An anonymous reader writes: Research from an Estonian startup claims that Li-Fi, which uses light to transmit data, can operate at 100 times the speed of conventional Wi-Fi connectivity. In laboratory conditions speeds of up to 224 gigabytes per second were recorded, with the added security benefit that the data stops exactly where walls stop the light.

Submission + - 900 Embedded Devices Share Hard-Coded Certs, SSH Host Keys

An anonymous reader writes: Embedded devices of some 50 manufacturers has been found sharing the same hard-coded X.509 certificates (for HTTPS) and SSH host keys, a fact that can be exploited by a remote, unauthenticated attacker to carry out impersonation, man-in-the-middle, or passive decryption attacks. SEC Consult has analyzed firmware images of more than 4000 embedded devices of over 70 vendors — firmware of routers, IP cameras, VoIP phones, modems, etc. — and found that, in some cases, there are nearly half a million devices on the web using the same certificate.

Submission + - Free Pascal Compiler 3.0.0 is out, adds support for 16 bit MS-DOS and 64 bit iOS ( 1

Halo1 writes: Twenty-three years ago, development started on the first version of the Turbo Pascal and later also Delphi-compatible Free Pascal Compiler, for OS/2 no less. Two decades and change later, the new Free Pascal Compiler 3.0.0 release still supports OS/2, along with a host of older and newer platforms ranging from MS-DOS on an 8086 to the latest Linux and iOS running on AArch64. On the language front, the new features include support for type helpers, codepage-aware strings and a utility to automatically generate JNI bridges for Pascal code. In the mean time, development on the next versions continues, with support for generic functions, an optional LLVM code generator backend and full support for ISO and Extended Pascal progressing well.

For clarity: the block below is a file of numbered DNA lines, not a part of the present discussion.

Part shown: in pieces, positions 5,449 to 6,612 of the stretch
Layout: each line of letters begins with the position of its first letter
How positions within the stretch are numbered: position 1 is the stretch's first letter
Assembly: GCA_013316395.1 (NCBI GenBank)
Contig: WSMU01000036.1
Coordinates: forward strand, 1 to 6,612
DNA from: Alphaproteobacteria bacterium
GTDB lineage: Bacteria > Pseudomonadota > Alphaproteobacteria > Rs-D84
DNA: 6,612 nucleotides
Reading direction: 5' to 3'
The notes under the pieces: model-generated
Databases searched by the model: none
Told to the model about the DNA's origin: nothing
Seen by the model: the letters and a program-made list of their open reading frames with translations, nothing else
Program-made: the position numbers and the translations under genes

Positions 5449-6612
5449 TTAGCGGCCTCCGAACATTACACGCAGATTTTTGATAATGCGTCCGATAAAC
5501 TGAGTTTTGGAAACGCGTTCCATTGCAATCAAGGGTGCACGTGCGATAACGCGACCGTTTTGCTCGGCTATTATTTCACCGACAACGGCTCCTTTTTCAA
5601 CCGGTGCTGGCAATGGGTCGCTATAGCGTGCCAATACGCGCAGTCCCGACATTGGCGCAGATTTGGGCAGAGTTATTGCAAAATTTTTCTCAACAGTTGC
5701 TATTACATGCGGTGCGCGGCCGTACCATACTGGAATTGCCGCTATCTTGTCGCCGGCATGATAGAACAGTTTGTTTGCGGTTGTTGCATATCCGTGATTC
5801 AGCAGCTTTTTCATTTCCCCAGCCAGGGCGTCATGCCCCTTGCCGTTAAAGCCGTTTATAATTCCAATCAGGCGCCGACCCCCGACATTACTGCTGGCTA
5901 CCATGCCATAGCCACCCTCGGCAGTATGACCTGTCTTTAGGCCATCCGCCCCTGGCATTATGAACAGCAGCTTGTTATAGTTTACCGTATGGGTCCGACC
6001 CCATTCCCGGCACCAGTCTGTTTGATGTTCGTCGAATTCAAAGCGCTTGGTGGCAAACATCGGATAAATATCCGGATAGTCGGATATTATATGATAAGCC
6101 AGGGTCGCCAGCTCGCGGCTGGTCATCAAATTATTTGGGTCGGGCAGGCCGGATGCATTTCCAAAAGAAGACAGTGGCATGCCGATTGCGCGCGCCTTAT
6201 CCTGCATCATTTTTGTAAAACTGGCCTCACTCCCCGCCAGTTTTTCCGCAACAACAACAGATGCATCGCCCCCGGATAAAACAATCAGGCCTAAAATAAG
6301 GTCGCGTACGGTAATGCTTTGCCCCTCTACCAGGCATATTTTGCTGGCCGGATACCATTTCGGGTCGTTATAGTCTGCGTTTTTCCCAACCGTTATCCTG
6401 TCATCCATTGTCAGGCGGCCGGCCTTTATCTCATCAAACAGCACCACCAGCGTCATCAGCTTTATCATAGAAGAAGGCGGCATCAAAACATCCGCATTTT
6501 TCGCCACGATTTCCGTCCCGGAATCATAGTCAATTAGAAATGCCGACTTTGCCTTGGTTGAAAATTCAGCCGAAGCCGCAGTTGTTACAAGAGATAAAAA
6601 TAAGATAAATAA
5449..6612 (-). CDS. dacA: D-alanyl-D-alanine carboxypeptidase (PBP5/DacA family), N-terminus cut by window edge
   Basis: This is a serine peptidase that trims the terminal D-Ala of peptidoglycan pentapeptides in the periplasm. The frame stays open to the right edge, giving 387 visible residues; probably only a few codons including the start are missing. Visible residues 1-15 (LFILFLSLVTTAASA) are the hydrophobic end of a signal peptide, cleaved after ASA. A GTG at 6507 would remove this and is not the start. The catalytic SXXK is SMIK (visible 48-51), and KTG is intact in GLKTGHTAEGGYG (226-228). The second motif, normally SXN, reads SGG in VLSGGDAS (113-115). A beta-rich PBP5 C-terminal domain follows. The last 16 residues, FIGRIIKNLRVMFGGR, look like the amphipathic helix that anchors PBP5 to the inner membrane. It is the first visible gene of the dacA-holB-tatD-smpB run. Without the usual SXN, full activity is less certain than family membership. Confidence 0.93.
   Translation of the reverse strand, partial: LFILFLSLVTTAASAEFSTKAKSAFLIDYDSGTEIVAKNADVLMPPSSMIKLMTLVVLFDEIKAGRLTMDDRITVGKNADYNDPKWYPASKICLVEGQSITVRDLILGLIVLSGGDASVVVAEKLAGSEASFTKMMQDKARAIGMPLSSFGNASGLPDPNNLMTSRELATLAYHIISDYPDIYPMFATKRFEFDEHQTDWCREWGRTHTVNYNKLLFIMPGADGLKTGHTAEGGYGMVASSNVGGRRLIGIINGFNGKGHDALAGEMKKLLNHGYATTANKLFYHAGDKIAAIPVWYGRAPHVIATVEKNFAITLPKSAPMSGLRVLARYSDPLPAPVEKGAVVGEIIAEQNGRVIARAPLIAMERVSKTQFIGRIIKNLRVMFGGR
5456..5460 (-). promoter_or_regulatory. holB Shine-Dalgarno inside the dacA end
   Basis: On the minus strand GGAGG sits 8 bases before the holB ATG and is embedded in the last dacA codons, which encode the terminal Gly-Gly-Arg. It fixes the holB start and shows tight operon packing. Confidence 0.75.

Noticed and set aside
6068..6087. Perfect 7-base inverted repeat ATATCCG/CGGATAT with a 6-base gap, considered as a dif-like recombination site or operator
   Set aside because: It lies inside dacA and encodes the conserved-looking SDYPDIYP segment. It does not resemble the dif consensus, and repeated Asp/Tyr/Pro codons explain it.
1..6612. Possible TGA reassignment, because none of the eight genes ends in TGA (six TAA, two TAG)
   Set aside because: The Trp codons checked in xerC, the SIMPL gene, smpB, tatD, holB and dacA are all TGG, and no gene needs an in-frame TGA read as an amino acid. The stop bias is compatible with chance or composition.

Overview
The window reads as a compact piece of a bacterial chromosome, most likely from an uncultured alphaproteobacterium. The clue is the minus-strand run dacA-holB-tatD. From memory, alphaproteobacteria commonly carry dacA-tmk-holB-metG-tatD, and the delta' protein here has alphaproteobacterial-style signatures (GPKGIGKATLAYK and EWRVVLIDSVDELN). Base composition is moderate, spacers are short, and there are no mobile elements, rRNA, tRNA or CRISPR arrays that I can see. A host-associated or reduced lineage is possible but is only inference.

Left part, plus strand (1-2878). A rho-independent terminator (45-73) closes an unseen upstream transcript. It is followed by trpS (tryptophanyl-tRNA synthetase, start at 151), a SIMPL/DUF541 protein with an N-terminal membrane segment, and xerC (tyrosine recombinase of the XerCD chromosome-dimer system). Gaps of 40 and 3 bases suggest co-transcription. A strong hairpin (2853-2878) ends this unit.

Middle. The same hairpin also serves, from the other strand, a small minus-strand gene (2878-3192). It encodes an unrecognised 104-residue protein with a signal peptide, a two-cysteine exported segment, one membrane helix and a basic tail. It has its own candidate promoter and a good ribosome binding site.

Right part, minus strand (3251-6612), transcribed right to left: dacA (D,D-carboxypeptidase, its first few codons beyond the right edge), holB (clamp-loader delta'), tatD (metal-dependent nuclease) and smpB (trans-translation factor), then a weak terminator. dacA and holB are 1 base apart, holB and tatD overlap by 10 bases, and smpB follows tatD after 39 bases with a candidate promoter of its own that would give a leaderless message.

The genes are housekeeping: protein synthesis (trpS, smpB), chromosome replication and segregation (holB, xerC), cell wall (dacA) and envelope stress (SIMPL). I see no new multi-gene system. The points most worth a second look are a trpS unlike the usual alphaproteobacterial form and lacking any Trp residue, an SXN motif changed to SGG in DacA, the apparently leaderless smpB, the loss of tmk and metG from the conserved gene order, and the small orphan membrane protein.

Submission + - Google scours 1.2 million URLs to conform with EU's Right to be forgotten (

An anonymous reader writes: According to a Google report the company has evaluated 1,234,092 URLs from 348,085 requests since the EU's May 2014 "right to be forgotten" ruling, and has removed 42% of those URLs. Engadget reports: "To show how it comes to its decisions, the company shared some of the requests it received and its decisions. For example: a private citizen that was convicted of a serious crime, but had that conviction overturned during appeal, had search results about the crime removed. Meanwhile a high ranking public official in Hungary failed to get the results squelched of a decades-old criminal conviction. Of course, that doesn't mean the system is perfect and the company has already been accused of making mistakes."

Submission + - Mozilla's 2014 Annual Report: 90% Of Revenue Came From Google And Yahoo

An anonymous reader writes: Mozilla has released its annual financial report for 2014, and how the company's reliance on Google is finally ending: Revenue increased less than 5 percent, 90 percent of which came from Google and Yahoo. Every November, Mozilla releases its financial report for the previous year, but the 2014 version is a particularly complex one.

The hardest part of climbing the ladder of success is getting through the crowd at the bottom.